Private renting has lots of positive effects people don’t usually think about. If it’s done right, it can be a really accessible way of giving people the flexibility to move from home to home, if they’ve got short-term needs in a certain place.

A house involves what economists call a ‘joint good’ - when you live in a house, you’re not just choosing it; you’re choosing the neighbourhood, the location, the amenities close by. For some people, it makes more sense to rent in an urban setting with lots to do and see, than to own in a suburb.

Fundamentally, our views on renting are the product of our experience and direct knowledge – the rigorous evidence on what is a diffuse and complex combination of different sub-sectors is patchy, uneven and often unsystematic.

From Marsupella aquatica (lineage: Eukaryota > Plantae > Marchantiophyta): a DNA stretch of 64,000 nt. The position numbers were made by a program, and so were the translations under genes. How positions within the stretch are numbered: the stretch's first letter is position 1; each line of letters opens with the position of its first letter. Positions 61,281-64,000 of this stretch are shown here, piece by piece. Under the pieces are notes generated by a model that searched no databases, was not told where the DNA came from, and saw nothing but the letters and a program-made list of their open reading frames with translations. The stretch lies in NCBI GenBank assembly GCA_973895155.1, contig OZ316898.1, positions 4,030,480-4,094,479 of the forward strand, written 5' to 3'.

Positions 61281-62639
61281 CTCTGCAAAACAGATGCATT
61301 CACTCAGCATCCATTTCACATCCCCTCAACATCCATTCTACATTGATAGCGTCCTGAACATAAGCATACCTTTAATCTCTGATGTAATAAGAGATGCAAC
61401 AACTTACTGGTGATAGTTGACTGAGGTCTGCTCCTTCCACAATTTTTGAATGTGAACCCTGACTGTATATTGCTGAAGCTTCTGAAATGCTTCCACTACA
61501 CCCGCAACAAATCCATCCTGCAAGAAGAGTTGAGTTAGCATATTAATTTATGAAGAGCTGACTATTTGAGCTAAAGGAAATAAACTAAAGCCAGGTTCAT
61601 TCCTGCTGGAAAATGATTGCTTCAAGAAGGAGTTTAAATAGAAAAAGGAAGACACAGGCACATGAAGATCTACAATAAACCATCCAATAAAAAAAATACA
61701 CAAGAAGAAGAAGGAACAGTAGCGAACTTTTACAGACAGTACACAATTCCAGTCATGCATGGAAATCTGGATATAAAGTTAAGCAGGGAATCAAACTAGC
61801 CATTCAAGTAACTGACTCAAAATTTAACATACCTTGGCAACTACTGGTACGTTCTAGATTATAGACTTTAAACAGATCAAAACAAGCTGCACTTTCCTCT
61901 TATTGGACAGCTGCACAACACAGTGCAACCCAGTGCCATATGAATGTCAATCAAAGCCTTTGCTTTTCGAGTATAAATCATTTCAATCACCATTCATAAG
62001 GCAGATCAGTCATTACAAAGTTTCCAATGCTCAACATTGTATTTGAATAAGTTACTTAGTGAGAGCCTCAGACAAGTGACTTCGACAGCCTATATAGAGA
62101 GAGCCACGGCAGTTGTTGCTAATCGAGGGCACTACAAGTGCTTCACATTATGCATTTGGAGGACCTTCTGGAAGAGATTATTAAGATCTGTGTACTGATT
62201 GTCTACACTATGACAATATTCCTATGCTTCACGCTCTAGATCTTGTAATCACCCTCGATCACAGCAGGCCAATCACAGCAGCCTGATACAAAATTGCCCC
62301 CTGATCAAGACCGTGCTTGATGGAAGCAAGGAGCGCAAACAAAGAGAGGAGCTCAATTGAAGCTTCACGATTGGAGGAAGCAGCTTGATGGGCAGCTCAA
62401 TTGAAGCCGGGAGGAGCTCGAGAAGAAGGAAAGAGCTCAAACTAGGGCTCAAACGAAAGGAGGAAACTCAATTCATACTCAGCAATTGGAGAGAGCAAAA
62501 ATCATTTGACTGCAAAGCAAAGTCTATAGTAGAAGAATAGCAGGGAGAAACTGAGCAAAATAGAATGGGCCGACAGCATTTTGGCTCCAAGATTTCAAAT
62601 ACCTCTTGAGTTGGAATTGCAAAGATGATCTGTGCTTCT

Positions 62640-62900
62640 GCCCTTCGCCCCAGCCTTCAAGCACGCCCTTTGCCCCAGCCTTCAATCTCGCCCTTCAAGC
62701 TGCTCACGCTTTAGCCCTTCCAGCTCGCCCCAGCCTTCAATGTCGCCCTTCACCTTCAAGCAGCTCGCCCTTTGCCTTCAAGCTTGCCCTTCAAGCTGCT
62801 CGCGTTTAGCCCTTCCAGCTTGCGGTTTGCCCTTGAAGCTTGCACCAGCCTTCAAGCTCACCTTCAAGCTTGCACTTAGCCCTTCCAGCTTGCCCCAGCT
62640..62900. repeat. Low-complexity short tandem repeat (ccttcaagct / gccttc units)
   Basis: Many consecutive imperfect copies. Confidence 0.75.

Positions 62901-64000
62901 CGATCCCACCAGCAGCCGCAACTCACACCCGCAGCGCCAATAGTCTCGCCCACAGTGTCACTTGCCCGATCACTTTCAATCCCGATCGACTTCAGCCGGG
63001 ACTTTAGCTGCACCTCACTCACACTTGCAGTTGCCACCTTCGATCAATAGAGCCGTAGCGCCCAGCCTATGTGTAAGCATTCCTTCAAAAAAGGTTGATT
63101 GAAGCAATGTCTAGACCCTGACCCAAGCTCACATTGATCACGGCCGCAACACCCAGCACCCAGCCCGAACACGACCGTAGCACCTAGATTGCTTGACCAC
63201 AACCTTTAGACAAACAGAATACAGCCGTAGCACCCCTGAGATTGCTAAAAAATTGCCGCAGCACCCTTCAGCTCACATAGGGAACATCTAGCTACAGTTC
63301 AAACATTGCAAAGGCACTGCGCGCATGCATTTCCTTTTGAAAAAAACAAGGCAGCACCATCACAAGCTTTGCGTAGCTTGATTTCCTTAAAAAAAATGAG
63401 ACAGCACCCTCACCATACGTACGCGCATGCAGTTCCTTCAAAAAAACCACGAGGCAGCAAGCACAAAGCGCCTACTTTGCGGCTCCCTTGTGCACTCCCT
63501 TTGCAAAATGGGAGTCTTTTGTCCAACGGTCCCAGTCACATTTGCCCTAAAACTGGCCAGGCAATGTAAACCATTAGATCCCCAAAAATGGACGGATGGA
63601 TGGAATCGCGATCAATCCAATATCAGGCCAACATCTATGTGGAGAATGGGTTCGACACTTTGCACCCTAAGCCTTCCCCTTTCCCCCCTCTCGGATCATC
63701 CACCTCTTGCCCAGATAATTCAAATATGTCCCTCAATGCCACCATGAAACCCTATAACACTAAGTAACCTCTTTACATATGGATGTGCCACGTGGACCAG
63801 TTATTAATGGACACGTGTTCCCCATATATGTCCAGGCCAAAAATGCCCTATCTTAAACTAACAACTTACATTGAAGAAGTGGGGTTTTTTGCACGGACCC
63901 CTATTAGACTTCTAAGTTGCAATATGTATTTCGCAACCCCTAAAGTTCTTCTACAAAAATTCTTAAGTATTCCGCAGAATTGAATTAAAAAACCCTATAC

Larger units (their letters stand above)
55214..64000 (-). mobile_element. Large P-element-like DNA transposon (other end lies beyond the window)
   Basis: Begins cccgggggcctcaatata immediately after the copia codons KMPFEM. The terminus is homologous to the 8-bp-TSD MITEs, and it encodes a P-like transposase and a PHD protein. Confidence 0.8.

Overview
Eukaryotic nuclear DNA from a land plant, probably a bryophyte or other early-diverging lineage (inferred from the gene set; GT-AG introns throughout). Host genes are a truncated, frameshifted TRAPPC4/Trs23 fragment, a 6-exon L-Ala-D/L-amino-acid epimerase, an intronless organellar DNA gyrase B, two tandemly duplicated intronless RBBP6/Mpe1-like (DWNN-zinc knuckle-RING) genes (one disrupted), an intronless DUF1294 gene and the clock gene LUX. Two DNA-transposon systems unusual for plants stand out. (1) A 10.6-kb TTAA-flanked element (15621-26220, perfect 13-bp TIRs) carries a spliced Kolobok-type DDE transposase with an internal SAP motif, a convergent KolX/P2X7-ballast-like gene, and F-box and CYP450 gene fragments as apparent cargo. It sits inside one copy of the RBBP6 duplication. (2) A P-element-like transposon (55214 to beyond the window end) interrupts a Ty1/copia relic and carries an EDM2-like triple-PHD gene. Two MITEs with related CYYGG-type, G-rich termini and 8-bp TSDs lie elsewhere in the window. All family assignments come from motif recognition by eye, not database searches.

At the end of the day, our views on renting are the product of our experiences, which makes it such a hard sector to concretely evaluate and assess.

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Reader Comments

  • Macrocompassion

    Look to who owns the land of Greece and why they are not using it properly!

    Discover how much the value of the land is being speculated in by holding it unused and the resulting lack of opportunity. Why can’t small scale farmers begin their own production of farm produce and the selling of it to local suppliers for domestic consumption?

    Adam Smith (“Wealth of Nations”,
    1776) says that land is one of the 3 factors of production (the other 2 being
    labor and durable capital goods). The usefulness of land is in the price that
    tenants pay as rent, for access rights to the particular site in question. Land
    is often considered as being a form of capital, since it is traded similarly to
    other durable capital goods items. However it is not actually man-made, so rightly